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1 - How This Book Came About, What It Is, and What It Is Not

from Part I

Published online by Cambridge University Press:  13 December 2019

Sander van der Leeuw
Arizona State University


The chapter first summarizes the research that underpins the book, through archaeology and the application of the complex systems approach to human–environment dynamics. It then points out that this is work in progress, directed at an educated, but not necessarily sustainability-focused public.

Social Sustainability, Past and Future
Undoing Unintended Consequences for the Earth's Survival
, pp. 3 - 14
Publisher: Cambridge University Press
Print publication year: 2020


To date, I have only twice in my life tried to write a book-length manuscript, and this third attempt is undertaken at a time, and in a discipline, in which journal papers are more highly valued, careerwise, than books. Why would I now write a book? I am close to retirement, so I do not need it for my career. I have published a substantial number of papers, which is certainly easier than writing a book. But I have the urge, no doubt because of my age, to start bringing the various strands of my thinking together. I am, in many ways, writing this book for myself – using the occasion to rethink ideas, to combine themes, and show the relationship between some parts of my academic thinking. But I also would like to give back, to share that effort with the many people who have contributed to these ideas, and, if they are of interest to them, with others.

To lay the groundwork for this endeavor, I will begin this chapter with a (very short) summary of some of the stretches and turning points in what has become a true slalom of a career, spanning four countries in which I resided for a decade or more, and many others in which I had the privilege of doing fieldwork, experiencing the hospitality and collaboration of many colleagues, and sharing ideas and experiences with many more.

Trained in the Netherlands as a cultural and environmental pre-historian and archaeologist, and as a medieval European historian, I began my active career with a stint of excavations in the Euphrates Valley in Syria, as part of the Tabqa dam project (1972–1974). One purpose of the project there was to get a sense of the long-term development of human–environment dynamic relations, and another to study the evolution of pottery making from a technological perspective. I did my PhD thesis on that last topic, and will come back to that later in these pages (Chapters 12 and 13).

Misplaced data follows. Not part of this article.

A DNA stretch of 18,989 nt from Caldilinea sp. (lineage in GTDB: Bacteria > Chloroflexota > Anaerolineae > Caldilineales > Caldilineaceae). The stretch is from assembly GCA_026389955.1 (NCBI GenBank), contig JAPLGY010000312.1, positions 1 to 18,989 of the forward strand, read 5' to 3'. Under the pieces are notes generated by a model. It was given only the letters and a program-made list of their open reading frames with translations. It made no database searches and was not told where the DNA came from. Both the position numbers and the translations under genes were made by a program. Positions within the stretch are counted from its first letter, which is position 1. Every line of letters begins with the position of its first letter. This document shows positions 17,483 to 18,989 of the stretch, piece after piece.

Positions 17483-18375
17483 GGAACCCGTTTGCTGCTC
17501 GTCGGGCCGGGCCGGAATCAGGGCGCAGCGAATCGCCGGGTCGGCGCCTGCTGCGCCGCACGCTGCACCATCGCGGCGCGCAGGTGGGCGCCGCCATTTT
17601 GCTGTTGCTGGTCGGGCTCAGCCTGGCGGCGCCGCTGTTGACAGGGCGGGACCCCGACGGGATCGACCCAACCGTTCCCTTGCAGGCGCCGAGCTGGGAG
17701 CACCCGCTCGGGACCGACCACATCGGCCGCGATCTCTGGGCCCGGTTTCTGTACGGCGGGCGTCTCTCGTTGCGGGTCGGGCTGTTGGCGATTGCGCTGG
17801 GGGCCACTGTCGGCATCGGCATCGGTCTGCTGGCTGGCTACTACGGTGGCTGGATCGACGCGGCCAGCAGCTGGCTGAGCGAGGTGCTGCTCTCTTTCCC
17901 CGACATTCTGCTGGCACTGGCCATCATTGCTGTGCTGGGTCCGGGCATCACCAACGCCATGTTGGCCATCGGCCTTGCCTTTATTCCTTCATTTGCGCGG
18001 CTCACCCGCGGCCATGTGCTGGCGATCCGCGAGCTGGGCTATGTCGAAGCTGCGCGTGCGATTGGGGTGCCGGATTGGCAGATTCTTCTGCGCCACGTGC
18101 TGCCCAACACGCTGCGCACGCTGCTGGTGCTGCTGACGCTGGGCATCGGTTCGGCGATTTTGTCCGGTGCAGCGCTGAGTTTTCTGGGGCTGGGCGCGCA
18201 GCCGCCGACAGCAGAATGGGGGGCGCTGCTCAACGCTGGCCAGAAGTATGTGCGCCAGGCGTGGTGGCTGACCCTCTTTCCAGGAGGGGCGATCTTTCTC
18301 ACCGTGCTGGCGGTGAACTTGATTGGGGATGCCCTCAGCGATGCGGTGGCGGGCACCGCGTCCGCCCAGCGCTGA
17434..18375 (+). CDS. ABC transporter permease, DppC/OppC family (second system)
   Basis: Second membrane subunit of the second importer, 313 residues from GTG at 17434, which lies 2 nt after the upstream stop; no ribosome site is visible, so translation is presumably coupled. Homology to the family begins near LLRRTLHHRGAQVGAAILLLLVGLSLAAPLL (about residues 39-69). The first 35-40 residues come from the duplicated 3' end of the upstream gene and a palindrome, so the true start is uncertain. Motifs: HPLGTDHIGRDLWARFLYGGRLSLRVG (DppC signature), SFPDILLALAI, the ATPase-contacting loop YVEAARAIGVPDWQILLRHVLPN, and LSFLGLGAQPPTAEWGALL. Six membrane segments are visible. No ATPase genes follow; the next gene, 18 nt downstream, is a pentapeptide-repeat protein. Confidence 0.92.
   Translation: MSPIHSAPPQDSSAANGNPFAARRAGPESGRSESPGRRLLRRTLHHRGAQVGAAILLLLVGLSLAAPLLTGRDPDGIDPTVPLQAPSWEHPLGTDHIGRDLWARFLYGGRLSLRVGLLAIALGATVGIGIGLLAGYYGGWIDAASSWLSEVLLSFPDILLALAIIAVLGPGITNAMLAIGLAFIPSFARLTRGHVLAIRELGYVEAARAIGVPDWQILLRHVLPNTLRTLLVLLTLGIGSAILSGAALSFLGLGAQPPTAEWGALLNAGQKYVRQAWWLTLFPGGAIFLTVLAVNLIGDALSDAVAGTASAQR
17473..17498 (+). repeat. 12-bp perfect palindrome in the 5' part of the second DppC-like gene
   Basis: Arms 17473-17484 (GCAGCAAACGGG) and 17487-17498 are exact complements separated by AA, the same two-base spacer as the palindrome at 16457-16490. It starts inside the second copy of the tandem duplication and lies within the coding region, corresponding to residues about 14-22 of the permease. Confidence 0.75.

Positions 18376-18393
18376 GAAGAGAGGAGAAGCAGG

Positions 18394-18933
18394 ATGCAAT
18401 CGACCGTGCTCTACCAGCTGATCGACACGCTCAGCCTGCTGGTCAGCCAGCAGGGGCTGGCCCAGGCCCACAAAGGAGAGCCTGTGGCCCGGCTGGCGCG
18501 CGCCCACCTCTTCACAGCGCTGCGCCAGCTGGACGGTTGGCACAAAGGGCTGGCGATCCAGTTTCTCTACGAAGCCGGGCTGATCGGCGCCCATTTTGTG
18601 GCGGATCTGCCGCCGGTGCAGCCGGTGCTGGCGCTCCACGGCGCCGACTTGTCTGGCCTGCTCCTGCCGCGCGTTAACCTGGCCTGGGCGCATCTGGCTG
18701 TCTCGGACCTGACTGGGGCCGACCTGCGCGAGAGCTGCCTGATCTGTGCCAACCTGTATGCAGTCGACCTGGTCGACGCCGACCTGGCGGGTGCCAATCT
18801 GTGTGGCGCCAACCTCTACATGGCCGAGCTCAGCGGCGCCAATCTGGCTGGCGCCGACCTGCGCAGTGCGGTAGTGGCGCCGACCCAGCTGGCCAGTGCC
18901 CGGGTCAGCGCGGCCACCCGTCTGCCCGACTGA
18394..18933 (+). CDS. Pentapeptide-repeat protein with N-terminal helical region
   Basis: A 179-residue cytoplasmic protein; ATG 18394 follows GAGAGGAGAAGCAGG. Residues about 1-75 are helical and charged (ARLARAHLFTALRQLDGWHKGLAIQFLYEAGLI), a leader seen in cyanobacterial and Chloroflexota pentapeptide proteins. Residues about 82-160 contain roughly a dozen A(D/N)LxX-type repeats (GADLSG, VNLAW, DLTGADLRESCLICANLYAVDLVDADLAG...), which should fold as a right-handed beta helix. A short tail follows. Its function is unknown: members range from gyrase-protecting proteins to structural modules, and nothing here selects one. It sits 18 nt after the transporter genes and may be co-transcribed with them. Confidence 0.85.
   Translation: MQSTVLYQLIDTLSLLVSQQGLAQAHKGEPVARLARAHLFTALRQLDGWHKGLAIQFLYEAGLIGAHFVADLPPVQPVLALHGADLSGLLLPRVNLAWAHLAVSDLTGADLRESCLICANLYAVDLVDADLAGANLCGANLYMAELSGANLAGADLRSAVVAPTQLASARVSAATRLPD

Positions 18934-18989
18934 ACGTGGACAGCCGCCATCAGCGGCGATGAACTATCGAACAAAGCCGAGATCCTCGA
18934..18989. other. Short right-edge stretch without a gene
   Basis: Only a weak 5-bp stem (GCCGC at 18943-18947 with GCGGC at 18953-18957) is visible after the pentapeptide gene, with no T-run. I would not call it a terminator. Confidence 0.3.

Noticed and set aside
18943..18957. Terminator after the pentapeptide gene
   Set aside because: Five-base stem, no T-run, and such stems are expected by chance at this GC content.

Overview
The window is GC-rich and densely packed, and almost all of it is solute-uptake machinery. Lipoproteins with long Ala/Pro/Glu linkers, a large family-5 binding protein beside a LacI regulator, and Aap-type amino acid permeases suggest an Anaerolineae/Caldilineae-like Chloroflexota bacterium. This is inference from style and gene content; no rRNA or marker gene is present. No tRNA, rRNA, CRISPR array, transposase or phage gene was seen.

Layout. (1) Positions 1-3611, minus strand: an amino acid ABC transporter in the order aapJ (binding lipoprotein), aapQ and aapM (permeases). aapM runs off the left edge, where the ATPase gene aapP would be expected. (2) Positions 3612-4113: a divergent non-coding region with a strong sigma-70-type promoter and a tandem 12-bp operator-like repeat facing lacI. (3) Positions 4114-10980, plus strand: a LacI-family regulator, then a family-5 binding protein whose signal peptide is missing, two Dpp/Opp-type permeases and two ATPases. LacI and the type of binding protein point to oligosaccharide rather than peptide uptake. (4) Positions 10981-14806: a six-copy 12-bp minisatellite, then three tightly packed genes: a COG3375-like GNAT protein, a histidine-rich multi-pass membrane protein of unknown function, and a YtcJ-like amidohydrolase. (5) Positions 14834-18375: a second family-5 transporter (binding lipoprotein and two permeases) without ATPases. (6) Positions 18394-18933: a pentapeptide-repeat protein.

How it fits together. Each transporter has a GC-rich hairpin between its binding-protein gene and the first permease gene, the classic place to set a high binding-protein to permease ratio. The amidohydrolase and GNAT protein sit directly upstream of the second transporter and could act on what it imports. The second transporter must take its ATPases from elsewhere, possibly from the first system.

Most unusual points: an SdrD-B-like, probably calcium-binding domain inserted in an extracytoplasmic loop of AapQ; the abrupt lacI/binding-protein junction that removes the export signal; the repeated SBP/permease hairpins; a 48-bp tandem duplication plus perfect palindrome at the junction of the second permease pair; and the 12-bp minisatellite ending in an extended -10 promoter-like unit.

But the dominant experience in Syria for me was living in a Beduin village for about fifteen months, among people who had at that point never been visited by Europeans and had only very rarely had contact with urban Syrians. What an eye-opener!

We lived among people of a different culture, creed, and religion, saw how they managed to make a living based on agriculture and animal husbandry in a very dry area, using a hoe to till the soil, yet undergoing a technological transition due to the availability of cars, water pumps, and various other accoutrements of western material culture. All of us were, I think, changed by that experience for the rest of our lives. We shared in the ups and downs of village life – marital troubles, illnesses and how they were treated in the absence of western medicines, neighborhood conflicts, weeks of rain so that everything we owned was permanently wet, the arrival of the first pairs of sunglasses and portable radios bought with money earned on our excavations, etc.

During breaks in the excavation schedule, and after the excavations, I was able to travel relatively widely in the (then still peaceful) Near East, visiting many sites and urban contexts, in Syria, Jordan, and Lebanon. I deeply appreciated the cosmopolitan culture of the area, as well as the amazing landscapes and antiquities (e.g., Palmyra, Petra, Wadi Ram), and everywhere found friendly, open people, such as in one of the Palestinian refugee camps near Amman.

This book is not about that wonderful period of my life, but I think it is through that experience that my interest in the topic of this book was raised: the long-term evolution of how people dealt with their natural environment. When university politics made it difficult for me to continue in the Near East, I was asked to participate in an archaeological project in the Netherlands, which turned out (you never know in archaeology!) to enable us to develop a vision of the emergence of the Western Netherlands from the sea – that unique part of the country that lies below sea level and was literally wrested from the sea over a period of some 2,000 years. Again, the theme was the evolution of the ways people dealt with their environment. One of the results of that work is Chapter 10.

After moving from the University of Amsterdam to Cambridge University in 1985, I was invited by French colleagues at the CNRS to participate in a third regional man–land focused project, this time in the Massif des Maures in southern France. In 1990 that area was ravaged by a huge wildfire that destroyed all vegetation over a wide area around our principal excavation site. Fortunately, that happened on a Friday – the day that I had given our students and fellow archaeologists a day off, following the Near Eastern tradition, with the result that nobody was hurt even though I still have metal tools in my study that melted while the fire passed over our site. Suddenly, we saw the landscape as it had been before many years of garrigue growth had covered it, and we were able to walk everywhere and identify many remains of human activity. We changed the strategy of our project and developed an intensive survey campaign that localized human impact on the landscape going back to pre-Roman times, and we were able to reconstruct yet another instance of human–environment evolution over a couple of thousand years.